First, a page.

From the blog of fellow philosopher Keith Wayne Brown:
Cafe Terrace, Place du Forum, Arles by Vincent Van Gogh
…for the most part… philosophers aren’t deploying their firm grasp of Kierkegaard in their private-sector work. Rather, it’s the skills that philosophers are trained in—critical thinking, clear writing, quick learning—that translate well to life outside of academia. As Zachary Ernst, a software engineer at Narrative Science, puts it, “As a professional philosopher, if you haven’t gotten over-specialized and narrow, then you’ve got really good analytic and communication skills. So you’ve got the ability to learn quickly and efficiently. You’re also in the habit of being very critical of all sorts of ideas and approaches to a variety of problems. And if you’ve taught a lot, then you’re probably pretty comfortable with public speaking. Those skills are very rare in almost any workforce, and they’re extremely valuable.”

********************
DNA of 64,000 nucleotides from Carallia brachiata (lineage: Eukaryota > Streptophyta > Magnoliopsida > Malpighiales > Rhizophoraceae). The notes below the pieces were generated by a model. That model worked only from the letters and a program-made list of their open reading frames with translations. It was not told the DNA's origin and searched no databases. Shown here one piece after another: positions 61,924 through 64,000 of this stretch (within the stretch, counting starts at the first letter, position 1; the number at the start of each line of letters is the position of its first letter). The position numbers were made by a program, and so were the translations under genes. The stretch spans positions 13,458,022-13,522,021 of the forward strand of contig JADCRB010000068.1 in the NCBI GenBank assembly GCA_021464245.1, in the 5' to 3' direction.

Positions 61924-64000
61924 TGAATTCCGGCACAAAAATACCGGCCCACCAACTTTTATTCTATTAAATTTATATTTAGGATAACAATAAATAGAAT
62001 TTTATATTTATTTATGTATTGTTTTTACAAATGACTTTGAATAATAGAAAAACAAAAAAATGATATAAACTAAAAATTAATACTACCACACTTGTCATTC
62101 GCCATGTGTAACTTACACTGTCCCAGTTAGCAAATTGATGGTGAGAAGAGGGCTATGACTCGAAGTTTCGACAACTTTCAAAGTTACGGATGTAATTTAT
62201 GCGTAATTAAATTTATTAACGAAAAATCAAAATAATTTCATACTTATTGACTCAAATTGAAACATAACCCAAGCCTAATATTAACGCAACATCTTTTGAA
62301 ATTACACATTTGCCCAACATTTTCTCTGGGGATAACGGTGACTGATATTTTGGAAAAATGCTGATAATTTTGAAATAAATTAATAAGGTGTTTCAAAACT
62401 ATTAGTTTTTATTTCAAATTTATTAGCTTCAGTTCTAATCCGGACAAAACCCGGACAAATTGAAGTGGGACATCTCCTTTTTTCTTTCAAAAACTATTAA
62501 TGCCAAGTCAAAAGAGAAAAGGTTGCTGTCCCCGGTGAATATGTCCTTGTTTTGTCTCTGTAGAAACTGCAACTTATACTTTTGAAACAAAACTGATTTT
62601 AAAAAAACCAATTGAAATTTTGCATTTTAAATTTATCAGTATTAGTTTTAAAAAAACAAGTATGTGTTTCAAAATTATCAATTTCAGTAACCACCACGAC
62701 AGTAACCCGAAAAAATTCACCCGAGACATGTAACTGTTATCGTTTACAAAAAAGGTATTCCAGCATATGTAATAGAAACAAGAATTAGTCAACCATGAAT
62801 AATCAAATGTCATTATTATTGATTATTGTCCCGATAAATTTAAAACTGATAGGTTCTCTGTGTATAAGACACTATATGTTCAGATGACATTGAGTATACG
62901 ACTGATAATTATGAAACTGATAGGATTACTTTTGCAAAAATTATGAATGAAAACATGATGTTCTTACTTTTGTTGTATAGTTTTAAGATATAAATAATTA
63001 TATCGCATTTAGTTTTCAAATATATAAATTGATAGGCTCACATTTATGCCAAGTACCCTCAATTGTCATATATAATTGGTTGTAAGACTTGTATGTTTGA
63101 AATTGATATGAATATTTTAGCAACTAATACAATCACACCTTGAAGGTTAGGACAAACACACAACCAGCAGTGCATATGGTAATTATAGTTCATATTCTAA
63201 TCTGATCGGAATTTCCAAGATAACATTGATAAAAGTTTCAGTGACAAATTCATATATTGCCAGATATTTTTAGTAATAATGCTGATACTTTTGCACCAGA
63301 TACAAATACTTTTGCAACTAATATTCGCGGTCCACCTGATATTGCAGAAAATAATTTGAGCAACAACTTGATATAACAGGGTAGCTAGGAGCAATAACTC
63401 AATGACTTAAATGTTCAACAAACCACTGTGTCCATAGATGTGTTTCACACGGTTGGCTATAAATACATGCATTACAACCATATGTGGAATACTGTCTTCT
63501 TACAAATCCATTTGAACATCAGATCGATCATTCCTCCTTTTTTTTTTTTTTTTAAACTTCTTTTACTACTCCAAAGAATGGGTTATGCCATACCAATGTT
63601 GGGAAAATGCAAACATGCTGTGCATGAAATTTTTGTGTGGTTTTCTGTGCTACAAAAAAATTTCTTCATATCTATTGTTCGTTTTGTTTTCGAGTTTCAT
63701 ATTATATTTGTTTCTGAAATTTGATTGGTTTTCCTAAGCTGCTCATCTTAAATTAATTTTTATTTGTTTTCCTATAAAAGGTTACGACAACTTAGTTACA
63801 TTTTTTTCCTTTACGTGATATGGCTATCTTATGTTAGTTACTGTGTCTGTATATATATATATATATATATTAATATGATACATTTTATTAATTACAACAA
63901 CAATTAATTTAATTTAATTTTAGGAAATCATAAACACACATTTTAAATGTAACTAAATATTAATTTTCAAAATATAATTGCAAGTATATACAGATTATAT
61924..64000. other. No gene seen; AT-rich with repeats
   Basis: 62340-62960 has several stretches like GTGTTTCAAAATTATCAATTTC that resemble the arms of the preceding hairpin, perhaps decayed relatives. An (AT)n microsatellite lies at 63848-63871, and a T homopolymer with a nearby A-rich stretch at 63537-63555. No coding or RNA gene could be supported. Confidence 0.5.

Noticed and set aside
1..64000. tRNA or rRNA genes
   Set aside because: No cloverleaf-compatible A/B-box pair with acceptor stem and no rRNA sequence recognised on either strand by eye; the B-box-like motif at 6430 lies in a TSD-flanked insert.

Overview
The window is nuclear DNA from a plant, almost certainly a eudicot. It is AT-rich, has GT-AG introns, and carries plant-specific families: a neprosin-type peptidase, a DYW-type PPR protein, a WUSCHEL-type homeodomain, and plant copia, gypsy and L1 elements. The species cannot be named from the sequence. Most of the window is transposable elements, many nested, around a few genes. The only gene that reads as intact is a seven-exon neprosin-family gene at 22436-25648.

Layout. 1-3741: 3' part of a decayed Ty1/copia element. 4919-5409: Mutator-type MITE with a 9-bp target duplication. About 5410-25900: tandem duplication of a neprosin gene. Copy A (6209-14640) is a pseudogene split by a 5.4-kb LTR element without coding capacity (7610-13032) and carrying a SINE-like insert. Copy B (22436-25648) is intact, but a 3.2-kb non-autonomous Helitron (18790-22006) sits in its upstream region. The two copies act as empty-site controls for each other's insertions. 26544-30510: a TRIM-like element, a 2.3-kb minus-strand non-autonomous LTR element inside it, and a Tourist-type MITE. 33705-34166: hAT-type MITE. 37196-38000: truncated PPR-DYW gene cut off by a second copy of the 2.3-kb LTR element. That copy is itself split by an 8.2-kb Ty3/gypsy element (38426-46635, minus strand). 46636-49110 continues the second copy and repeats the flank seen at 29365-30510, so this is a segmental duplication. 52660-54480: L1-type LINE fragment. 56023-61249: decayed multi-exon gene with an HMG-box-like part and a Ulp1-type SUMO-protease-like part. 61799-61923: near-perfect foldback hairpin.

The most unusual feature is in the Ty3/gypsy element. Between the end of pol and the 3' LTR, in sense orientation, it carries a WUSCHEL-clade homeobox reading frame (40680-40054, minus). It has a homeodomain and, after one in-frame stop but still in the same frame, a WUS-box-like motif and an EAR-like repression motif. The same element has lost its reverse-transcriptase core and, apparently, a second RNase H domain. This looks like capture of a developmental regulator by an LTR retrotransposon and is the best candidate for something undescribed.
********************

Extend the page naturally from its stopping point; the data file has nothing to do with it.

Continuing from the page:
One thought on “Philosophers at large in the world”
I would, as an outsider, say that successful philosophers do have specific skills in unearthing hidden assumptions and anatomising methodologies. But the other virtues claimed for them are generic among sucessful thinkers of all kinds.